Ethics 101

5:50 PM -- I am still stunned from all of the absolutely shocking behavior of big American businesses over the past few years. Enron, WorldCom, and now HP Inc. (NYSE: HPQ) with their childish and amateurish efforts towards some end that remains unclear, to me anyway. A given act is ethical, it’s been said, if one doesn’t mind if the whole world knows about it. I doubt any of the above firms’ actions would meet any ethical standard, and the results certainly speak for themselves. HP isn’t going down like the other two, but I expect a lot of senior management fallout regardless. And that’s as it should be. Throw the incompetent bums out.

Because without ethics we are nothing. Which brings me to my curious profession, and the fact that it’s important to know who’s paying if one’s opinion is for sale. Therein lies a difficult problem for those of us in the analyst community. It’s our job to be independent and honest. That goes without saying. But we need to keep the doors open, which means we need income, which means we need customers and clients, which means there is a potential conflict of interest in what we do. An example from Wall Street: Would an analyst be able to issue a negative report on a company that the investment bankers at the same firm are courting? Would a technology analyst risk losing the business of client if an honest opinion were rendered? All of us in this business have to deal with that.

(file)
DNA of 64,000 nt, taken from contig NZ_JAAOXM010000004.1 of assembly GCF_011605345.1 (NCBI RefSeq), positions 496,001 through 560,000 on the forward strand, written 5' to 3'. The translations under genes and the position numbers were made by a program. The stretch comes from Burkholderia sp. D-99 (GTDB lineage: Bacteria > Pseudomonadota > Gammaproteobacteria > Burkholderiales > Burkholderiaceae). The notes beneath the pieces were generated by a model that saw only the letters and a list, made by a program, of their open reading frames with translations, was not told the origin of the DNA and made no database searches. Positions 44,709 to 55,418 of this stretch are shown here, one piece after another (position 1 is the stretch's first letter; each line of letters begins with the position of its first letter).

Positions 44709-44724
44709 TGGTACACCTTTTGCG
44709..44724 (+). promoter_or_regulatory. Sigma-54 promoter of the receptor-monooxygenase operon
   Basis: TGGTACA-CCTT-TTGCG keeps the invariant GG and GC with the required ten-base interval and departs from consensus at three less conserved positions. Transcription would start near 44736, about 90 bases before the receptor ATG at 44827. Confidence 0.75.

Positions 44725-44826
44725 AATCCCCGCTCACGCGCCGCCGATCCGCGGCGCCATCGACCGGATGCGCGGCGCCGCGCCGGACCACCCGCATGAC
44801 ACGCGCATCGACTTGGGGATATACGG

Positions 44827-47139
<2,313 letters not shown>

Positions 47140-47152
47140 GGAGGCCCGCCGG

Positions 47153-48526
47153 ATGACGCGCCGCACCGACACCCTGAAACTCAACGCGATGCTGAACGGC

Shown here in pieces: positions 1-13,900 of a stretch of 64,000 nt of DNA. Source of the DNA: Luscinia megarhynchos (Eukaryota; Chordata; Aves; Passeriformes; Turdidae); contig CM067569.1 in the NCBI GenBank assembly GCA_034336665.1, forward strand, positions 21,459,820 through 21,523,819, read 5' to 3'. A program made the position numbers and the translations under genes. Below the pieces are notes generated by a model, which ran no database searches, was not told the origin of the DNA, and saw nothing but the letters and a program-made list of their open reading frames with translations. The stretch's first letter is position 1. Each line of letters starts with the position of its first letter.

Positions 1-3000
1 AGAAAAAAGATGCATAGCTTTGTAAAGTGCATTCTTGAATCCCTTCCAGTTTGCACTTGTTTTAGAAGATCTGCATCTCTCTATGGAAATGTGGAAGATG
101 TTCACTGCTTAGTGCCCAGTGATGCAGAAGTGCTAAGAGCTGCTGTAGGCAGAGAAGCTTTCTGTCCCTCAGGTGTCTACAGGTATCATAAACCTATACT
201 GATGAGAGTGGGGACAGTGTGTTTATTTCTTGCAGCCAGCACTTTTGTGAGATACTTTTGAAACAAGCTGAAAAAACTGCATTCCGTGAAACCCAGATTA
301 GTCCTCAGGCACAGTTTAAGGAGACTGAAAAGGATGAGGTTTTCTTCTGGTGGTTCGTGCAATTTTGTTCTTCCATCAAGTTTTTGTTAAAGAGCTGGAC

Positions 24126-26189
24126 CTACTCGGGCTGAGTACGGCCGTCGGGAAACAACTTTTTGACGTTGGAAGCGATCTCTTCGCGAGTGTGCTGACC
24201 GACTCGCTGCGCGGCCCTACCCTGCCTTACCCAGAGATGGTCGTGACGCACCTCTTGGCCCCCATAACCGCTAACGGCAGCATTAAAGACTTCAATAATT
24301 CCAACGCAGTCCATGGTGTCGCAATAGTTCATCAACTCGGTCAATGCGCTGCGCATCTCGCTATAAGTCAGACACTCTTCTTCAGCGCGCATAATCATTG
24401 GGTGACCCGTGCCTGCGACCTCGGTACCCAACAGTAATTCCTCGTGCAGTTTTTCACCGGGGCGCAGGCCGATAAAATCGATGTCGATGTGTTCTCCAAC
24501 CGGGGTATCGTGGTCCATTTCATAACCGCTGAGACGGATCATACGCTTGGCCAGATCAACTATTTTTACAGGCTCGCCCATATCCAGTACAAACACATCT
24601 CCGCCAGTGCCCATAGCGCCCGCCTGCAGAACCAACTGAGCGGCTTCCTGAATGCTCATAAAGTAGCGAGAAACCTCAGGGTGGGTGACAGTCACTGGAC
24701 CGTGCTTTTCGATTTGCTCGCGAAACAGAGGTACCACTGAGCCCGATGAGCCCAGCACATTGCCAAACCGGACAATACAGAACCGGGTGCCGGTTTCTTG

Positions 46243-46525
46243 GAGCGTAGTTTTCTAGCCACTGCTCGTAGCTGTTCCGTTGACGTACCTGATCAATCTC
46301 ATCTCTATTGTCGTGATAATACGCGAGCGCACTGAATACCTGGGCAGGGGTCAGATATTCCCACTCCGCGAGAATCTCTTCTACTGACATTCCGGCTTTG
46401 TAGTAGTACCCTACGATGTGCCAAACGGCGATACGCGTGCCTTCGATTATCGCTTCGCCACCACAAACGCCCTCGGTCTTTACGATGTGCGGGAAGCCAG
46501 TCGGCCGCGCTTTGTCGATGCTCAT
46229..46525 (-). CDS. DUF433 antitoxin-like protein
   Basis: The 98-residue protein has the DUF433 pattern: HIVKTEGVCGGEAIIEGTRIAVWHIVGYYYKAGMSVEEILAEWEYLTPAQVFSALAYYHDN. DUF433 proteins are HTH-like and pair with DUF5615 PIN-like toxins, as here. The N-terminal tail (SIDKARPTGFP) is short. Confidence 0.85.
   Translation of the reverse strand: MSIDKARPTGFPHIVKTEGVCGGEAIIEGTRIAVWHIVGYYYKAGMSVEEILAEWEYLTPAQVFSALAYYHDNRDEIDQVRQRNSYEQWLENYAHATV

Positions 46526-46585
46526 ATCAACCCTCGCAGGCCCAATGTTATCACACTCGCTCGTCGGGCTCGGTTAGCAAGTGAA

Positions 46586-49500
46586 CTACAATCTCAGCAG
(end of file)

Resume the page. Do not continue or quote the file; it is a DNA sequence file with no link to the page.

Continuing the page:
For the record, then, our policies here at Farpoint Group : Any opinions we render are our own. That goes for anything in this space, any other columns I write, and any White Papers or Tech Notes that we publish. All of it is ours; we are not the mouthpiece of our clients. If we disagree strongly with a client’s message or tactics, we resign the opportunity -- and that’s that. We’re happy to provide quotes for press releases, but will not endorse a product we’ve not tested and used ourselves (as in, hands-on). We provide such quotes at no charge, and never charge for analyst briefings. We accept equipment and services for review, but any equipment or services used in production are paid for. We operate under the same conditions as any other independent firm, because we are. I urge everyone else in our industry to state their policies, clearly and concisely, as well.

— Craig Mathias is Principal Analyst at the Farpoint Group , an advisory firm specializing in wireless communications and mobile computing. Special to Unstrung

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